What leads to the "slow" growth in east China?
16:12, August 12, 2009
| China's coastal regions become new poles of economic growth
In the first half of this year, there were 13 provinces (autonomous regions and municipalities) that maintained double-digit growth. However, Shanghai, which has been the leading region, only achieved 5.6 percent growth, for the first time behind the 7.1 percent national average. And in Zhejiang, the average growth rate in the first half reached 6.3 percent year-on-year. Shanghai and Zhejiang are important representatives of east China's economy, and their GDP growth slowdown arouses public concern.
East China's economy represented by Shanghai and Zhejiang is highly global-market-oriented, thus was affected more than other regions. Some cities have entered the post-industrial stage, and development bottlenecks have appeared. However, despite the declining growth rate, this region's independent innovation, restructuring and industrial upgrading has been accelerating.
Post-industrial economy era
With the sudden attack of the international financial crisis, exports severely shrunk, and this is the main reason for the poor economic performance of the eastern region in the first half. Shanghai exports fell 23.3% year-on-year and Zhejiang exports fell 19.6 percent in the first half.
"The current pace of development in Shanghai reflects the features of GDP growth model of the post-industrial era." Dr. Tang Yunyi at Institute of Economics, Shanghai Academy of Social Sciences said.
The typical characteristic of the post-industrial economy era is that the proportion of secondary industry is much higher than the service industry, and their economy is very close to the international market. Generally the central and western regions are at the early or medium stage of industrialization. When facing world economic recession, the eastern region was more seriously affected than the central and western regions.
Experts in Zhejiang Province hold a similar view: GDP per capita in Zhejiang Province is moving towards 8000 to 10,000 USD. At present, in accordance with international experience, the economic growth rate will moderately slow down.
There are many small and medium-sized enterprises as well as a textile processing industry in Zhejiang Province that benefit much less from the expansion in infrastructure investment policy than central and western provinces.
Restructuring and industrial upgrading accelerates
The growth rate slows down, but the transformation and upgrading of economic development is being carried out in full swing in east China.
The future economic development of Shanghai will be innovation-driven rather than investment-driven, and high-tech industry will be given priority to establish a complete industrial chain. Coastal areas in Jiangsu can make full use of land and labor to undertake the transformation of manufacturing industry in Shanghai. In addition, this year the State Council has given more explicit targeting guidance on the development of the Yangtze River Delta region.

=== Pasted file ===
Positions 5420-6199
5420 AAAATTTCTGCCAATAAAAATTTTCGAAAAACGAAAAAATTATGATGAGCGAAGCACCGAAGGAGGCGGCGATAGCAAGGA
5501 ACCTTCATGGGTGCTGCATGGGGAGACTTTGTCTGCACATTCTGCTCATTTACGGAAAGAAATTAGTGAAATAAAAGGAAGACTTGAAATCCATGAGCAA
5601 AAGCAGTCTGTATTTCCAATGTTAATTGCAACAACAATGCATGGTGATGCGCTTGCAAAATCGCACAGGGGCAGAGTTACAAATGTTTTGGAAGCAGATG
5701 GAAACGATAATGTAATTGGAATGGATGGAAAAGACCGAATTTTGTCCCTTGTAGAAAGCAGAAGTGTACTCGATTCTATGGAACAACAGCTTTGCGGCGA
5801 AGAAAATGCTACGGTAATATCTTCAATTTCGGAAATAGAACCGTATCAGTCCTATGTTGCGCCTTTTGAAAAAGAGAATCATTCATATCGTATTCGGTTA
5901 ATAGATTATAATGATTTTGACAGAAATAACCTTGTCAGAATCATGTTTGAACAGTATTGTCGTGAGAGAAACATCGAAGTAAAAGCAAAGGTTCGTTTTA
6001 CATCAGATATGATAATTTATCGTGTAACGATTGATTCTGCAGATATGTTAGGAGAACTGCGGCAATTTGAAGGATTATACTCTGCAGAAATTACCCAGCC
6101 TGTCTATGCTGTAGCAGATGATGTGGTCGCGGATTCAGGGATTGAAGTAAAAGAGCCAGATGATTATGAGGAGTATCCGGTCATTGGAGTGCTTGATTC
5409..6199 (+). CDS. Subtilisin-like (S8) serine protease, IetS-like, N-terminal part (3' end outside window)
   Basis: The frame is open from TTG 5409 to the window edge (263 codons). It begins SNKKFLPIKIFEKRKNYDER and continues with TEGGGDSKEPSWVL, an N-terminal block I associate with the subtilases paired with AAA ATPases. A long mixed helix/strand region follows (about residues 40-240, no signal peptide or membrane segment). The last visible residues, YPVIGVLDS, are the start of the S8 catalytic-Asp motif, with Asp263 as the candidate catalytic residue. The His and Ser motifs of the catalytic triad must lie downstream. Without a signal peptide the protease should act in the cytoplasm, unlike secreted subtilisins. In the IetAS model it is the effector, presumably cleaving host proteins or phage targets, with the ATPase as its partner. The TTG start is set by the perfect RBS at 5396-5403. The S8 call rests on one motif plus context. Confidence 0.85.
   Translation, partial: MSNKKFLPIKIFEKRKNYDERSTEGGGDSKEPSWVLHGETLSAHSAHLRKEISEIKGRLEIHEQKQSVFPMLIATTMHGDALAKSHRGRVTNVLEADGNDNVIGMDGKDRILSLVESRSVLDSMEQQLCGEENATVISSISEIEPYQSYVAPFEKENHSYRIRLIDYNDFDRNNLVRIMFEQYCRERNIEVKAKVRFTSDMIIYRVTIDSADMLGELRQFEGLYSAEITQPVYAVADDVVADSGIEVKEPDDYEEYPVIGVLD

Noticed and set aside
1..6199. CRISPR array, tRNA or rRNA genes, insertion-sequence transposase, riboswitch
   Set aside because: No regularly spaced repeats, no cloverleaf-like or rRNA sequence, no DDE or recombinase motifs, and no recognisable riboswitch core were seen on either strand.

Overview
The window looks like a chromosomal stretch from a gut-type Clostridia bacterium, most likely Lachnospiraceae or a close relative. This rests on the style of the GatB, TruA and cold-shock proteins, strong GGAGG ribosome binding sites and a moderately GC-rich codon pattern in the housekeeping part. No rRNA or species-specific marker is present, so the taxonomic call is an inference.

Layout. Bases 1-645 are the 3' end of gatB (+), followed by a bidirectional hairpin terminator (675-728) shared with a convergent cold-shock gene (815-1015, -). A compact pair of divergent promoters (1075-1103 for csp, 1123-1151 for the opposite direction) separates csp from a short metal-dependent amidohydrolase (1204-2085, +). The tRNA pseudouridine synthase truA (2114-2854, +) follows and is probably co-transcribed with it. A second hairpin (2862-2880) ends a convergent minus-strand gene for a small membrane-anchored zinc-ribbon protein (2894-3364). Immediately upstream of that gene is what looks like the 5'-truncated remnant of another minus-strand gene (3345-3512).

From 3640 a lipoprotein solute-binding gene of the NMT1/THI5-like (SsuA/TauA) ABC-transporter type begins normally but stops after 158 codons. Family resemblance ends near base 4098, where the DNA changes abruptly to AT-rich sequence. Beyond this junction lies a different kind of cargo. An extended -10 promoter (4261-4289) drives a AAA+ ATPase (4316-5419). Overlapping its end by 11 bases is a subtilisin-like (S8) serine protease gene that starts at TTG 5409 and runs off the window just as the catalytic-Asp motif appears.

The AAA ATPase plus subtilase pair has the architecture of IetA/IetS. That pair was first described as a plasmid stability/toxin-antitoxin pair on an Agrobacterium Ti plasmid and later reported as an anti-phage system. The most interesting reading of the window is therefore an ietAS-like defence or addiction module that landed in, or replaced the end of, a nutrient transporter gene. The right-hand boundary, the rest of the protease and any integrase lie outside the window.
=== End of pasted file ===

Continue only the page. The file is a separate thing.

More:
In the Pearl River Delta, Guangzhou and Foshan have a clearer view of their function and urban planning. This makes the aims of cities in eastern region more clear and reasonable.
Since the economic crisis, some labor-intensive and high energy-consuming industries in this region have gradually been transferred or eliminated, and businesses pay more attention to technology and management innovation. At the same time, enterprises try harder to explore the domestic market, and gradually reduce dependence on external economies.
Zhejiang Province also seizes the opportunity to develop new large-scale industries. In the field of traditional industry, their independent innovation ability has also significantly improved.
Some experts at Shanghai Academy of Social Sciences believe that; "Footwear, apparel and other industries in Zhejiang and other coastal areas have transferred to Jiangxi, Sichuan and other places since last year. This means the 'slow' growth in east China is a contribution to the coordinated development of regional economies."
People's livelihood more important than GDP
"If we say that job creation is the core pursuit of the macro-economic policy, then no doubt that Shanghai is a success." Tang Yunyi thinks. The performance of the government in employment and the livelihood of the people are not fully reflected in short-term GDP statistics.
In the first half of 2009, Shanghai created 322,600 new jobs, and the number of job vacancies in the human resources market has been restored to the level before October last year.
Statistics show that in terms of environmental protection, Zhejiang Province also made outstanding achievements. In the first half of 2009, enterprises with annual sales over five million yuan in Zhejiang Province are expected to decrease energy intense industries by 7.1 percent year-on-year. At the same time, Shanghai energy consumption per unit of GDP decrease is expected to reach 8 percent this year.
By People's Daily Online